Official start of the season comes on the heals of two named storms
The official start of the Atlantic hurricane season is here, but that's just going by the calendar.
Mother Nature didn't wait.
She's already produced two preseason tropical storms, the first time that's happened since 1908.
The latest, Tropical Storm Beryl made landfall on Memorial Day near Jacksonville Beach.
It was the strongest May storm to make landfall ever in the U.S. with sustained winds of 70 miles per hour, just shy of becoming a hurricane.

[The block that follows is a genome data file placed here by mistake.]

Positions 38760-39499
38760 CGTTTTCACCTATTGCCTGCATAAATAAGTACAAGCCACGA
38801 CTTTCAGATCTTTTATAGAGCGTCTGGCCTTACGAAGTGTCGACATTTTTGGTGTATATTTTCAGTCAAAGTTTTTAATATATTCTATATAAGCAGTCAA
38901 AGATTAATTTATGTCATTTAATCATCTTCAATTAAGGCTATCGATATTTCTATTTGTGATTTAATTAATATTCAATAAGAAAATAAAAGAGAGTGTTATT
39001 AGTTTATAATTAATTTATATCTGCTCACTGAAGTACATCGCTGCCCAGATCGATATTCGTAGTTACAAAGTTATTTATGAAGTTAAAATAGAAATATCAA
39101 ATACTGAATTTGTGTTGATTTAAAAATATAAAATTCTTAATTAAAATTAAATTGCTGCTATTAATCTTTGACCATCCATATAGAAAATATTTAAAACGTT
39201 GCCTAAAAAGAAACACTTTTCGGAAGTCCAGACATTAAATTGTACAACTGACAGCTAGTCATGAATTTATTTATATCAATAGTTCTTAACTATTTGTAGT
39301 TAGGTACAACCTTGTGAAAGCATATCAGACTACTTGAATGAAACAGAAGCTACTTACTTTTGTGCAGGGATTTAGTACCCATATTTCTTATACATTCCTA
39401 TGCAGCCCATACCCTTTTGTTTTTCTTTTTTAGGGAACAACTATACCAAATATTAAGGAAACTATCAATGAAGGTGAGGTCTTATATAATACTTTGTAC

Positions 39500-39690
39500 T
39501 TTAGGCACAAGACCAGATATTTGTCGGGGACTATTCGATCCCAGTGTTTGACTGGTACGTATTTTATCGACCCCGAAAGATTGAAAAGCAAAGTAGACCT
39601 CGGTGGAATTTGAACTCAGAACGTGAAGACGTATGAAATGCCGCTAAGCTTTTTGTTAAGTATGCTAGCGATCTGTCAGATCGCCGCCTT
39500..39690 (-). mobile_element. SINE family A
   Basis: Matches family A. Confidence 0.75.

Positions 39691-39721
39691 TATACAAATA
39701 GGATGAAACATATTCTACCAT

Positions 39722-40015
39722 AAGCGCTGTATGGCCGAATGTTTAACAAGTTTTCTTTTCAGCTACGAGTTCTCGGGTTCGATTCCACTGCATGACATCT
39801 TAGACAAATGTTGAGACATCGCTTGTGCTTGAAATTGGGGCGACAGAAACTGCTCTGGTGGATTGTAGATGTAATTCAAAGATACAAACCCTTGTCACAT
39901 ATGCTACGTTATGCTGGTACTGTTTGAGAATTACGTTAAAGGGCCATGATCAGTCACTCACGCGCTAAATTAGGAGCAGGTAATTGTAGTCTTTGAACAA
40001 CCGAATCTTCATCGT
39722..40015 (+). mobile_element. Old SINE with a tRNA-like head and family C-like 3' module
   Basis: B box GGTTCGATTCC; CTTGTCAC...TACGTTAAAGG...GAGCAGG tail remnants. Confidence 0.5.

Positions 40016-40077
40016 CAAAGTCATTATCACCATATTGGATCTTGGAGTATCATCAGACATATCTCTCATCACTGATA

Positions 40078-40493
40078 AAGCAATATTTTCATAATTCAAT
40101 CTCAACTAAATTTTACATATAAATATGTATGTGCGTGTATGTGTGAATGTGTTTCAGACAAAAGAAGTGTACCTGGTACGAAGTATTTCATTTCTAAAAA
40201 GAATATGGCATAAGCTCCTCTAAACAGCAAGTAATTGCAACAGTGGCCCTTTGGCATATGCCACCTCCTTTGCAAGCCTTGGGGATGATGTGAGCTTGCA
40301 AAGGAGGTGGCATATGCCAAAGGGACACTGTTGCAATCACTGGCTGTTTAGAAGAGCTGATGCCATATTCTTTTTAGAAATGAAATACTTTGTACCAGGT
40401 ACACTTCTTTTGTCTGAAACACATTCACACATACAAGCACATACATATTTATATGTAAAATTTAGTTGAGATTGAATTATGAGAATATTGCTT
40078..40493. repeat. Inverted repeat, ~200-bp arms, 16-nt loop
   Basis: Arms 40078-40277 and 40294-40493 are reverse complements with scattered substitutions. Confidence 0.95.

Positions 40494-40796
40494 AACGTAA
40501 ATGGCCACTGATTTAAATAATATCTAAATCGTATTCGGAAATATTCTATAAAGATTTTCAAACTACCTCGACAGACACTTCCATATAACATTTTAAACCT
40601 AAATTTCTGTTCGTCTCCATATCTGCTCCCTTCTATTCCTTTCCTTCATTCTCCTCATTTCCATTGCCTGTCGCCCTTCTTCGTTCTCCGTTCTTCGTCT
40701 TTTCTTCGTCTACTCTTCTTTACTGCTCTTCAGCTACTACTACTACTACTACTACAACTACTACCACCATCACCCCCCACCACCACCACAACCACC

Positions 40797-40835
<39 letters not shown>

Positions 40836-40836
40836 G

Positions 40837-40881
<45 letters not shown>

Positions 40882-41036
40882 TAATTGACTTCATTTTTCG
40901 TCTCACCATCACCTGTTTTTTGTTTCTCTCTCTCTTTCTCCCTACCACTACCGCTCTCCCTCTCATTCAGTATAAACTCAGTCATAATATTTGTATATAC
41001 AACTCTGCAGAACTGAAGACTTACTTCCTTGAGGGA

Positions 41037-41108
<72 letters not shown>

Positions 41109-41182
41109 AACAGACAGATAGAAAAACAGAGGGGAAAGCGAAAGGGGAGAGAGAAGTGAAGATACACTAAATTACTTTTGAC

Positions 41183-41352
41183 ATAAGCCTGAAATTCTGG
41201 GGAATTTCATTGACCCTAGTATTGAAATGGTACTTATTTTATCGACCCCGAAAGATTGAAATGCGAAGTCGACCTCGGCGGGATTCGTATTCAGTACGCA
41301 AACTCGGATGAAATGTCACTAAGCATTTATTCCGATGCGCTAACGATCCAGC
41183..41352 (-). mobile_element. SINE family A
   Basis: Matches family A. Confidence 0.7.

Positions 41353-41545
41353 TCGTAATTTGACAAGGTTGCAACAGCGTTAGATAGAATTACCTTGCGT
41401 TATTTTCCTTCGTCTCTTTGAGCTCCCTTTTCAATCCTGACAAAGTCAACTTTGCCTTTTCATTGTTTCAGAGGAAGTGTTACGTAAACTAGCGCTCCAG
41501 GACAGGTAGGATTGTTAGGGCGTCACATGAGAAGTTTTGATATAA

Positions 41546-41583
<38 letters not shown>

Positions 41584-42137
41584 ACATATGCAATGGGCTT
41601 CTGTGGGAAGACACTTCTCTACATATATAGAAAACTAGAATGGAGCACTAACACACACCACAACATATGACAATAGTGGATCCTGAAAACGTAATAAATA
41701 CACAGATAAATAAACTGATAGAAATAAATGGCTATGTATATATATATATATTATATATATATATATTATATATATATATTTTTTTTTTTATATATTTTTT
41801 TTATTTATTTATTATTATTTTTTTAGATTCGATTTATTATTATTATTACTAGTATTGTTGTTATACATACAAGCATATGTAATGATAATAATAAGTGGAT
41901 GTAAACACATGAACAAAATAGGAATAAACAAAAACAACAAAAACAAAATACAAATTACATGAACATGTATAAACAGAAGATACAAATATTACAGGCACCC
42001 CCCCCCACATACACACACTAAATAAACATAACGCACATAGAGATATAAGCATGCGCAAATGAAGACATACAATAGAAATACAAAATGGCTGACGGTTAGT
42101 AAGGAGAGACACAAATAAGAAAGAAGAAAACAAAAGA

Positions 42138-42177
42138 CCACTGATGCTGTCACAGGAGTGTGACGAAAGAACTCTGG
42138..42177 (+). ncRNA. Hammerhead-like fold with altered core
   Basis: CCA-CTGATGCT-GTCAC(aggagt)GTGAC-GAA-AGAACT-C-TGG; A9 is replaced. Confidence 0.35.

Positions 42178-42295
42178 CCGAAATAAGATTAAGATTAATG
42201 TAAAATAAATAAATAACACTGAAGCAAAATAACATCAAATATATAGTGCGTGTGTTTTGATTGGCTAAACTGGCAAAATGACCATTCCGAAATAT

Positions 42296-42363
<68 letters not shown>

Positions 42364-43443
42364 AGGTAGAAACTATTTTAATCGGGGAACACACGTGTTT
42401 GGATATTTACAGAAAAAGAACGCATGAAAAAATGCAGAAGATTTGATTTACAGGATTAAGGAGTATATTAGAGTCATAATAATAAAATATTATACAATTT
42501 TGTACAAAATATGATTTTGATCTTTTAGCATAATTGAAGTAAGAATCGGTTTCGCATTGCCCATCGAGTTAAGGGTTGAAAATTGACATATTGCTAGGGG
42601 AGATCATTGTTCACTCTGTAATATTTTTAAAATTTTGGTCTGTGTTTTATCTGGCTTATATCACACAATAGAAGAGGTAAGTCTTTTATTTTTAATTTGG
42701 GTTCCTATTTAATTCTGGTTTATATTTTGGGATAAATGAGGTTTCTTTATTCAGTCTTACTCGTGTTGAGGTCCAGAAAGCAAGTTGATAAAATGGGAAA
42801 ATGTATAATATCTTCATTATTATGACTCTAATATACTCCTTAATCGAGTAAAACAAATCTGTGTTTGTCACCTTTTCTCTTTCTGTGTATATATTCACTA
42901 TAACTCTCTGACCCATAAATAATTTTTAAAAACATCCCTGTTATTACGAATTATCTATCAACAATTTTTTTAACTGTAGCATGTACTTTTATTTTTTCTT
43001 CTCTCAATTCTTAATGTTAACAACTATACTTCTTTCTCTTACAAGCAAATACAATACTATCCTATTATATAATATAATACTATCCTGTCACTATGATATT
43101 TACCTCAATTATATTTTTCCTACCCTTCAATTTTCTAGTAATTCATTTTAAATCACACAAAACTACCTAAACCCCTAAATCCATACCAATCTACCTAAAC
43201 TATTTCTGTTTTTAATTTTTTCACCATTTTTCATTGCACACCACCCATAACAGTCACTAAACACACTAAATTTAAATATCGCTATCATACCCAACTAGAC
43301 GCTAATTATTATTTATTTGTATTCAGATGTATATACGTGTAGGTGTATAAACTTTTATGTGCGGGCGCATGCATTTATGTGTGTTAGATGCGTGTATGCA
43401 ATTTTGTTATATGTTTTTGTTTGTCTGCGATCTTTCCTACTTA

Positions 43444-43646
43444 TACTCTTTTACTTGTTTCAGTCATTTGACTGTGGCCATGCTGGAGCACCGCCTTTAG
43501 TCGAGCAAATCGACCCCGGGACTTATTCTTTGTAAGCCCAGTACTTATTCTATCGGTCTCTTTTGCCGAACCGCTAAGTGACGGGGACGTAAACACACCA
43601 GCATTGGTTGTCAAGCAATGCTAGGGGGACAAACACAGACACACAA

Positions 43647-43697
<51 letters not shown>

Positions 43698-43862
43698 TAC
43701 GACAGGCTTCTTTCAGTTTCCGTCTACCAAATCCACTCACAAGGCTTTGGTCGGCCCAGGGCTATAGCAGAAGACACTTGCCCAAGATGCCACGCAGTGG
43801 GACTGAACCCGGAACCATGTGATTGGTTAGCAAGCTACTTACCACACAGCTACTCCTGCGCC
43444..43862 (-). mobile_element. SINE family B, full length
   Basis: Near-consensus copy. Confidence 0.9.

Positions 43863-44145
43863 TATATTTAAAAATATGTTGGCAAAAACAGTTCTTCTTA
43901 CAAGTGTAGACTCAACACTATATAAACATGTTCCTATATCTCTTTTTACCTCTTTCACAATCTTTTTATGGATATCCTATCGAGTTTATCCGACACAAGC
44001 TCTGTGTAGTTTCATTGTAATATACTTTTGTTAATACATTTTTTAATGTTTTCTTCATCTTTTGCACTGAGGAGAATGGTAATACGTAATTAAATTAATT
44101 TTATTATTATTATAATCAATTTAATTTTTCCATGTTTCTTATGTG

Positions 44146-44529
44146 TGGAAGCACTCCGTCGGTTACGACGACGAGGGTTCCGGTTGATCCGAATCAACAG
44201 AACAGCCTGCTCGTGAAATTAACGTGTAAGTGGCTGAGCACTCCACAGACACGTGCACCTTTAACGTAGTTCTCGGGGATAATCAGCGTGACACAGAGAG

It's a reminder to be prepared.
NOAA forecasters are predicting nine to 15 named storms this year, with four to eight strengthening into hurricanes, three of them major.
"Know what you're going to do and be ready, because you don't get a second chance in a storm," advises FEMA Administrator Craig Fugate.
The wild card in this year's forecast is El Nino, a weather pattern that could form in late summer.
If it develops forecasters say El Nino wind shear should limit the formation of hurricanes.
If you feel like we've been seeing more hurricanes lately, you're right.
Hurricane season activity has been above normal 12 of the past 17 years.